How Employers and Conservatives Shaped the Modern Tax State

  • Alexander Hertel-Fernandez
  • Cathie Jo Martin
Part of the Palgrave Studies in the History of Finance book series (PSHF)


Coordinated nations with large welfare states rely on comparatively regressive “mass tax” systems, whereas liberal countries with limited welfare states historically embraced more progressive “class tax” systems. This chapter explores the origins of these paradoxical strategies. It suggests that “mass” and “class” tax strategies come from different models of revenue policymaking, organized around the logic of state-building versus crisis mobilization. A state-building model, which produces the mass tax, transpires in countries with strong political institutions for consensual policymaking, and includes support by business and the right, whereas a crisis-mobilization model, which produces the class tax, occurs in countries with few institutions for consensual policymaking. This argument is supported with quantitative data from 1900 to 2000 and case studies of the United States and Denmark.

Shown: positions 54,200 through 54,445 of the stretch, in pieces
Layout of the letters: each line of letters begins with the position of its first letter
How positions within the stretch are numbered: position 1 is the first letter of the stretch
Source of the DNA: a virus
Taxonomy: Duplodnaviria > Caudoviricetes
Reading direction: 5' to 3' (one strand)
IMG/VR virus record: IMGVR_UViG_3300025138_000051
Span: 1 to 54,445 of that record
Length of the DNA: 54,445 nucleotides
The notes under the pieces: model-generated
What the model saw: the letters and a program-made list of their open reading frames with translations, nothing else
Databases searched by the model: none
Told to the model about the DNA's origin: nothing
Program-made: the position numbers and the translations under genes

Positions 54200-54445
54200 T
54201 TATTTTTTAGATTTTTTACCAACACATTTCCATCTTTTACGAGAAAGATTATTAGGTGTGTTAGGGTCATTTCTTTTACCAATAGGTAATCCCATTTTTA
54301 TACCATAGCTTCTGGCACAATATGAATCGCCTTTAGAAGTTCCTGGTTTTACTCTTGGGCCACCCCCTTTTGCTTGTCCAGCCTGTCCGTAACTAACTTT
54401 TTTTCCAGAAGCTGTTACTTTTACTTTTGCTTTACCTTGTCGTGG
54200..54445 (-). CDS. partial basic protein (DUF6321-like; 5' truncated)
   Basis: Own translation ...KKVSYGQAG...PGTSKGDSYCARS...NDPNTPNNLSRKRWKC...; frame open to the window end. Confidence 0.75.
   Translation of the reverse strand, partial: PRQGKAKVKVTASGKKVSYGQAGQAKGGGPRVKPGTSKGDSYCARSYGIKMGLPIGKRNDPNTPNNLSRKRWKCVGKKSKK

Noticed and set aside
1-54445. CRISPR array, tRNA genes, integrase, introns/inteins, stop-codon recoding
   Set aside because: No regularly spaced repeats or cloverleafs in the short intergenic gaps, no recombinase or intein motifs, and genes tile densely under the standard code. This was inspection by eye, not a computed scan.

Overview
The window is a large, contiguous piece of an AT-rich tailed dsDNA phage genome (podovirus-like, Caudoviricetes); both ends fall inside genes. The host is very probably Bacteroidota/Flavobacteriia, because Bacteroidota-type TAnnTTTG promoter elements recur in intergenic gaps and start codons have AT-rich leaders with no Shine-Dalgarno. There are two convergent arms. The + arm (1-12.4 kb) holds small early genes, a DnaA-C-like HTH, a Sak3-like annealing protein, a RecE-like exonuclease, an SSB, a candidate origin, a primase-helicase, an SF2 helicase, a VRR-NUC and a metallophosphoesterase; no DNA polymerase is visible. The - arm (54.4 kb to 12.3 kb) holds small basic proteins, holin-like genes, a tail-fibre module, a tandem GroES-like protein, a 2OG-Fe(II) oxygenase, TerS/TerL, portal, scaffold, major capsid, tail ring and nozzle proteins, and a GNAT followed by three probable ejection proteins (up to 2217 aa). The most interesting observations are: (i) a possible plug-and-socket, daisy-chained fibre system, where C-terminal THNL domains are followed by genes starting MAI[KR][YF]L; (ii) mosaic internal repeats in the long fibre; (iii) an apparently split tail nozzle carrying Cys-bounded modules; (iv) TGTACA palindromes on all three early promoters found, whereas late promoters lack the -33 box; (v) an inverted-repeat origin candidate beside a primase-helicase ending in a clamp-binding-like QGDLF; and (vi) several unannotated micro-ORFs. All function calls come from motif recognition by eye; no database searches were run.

State-building model Crisis-mobilization model Multipartism Two-party system American revenue system Danish revenue system 


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Copyright information

© The Author(s) 2018

Authors and Affiliations

  • Alexander Hertel-Fernandez
    • 1
  • Cathie Jo Martin
    • 2
  1. 1.Columbia UniversityNew YorkUSA
  2. 2.Boston UniversityBostonUSA

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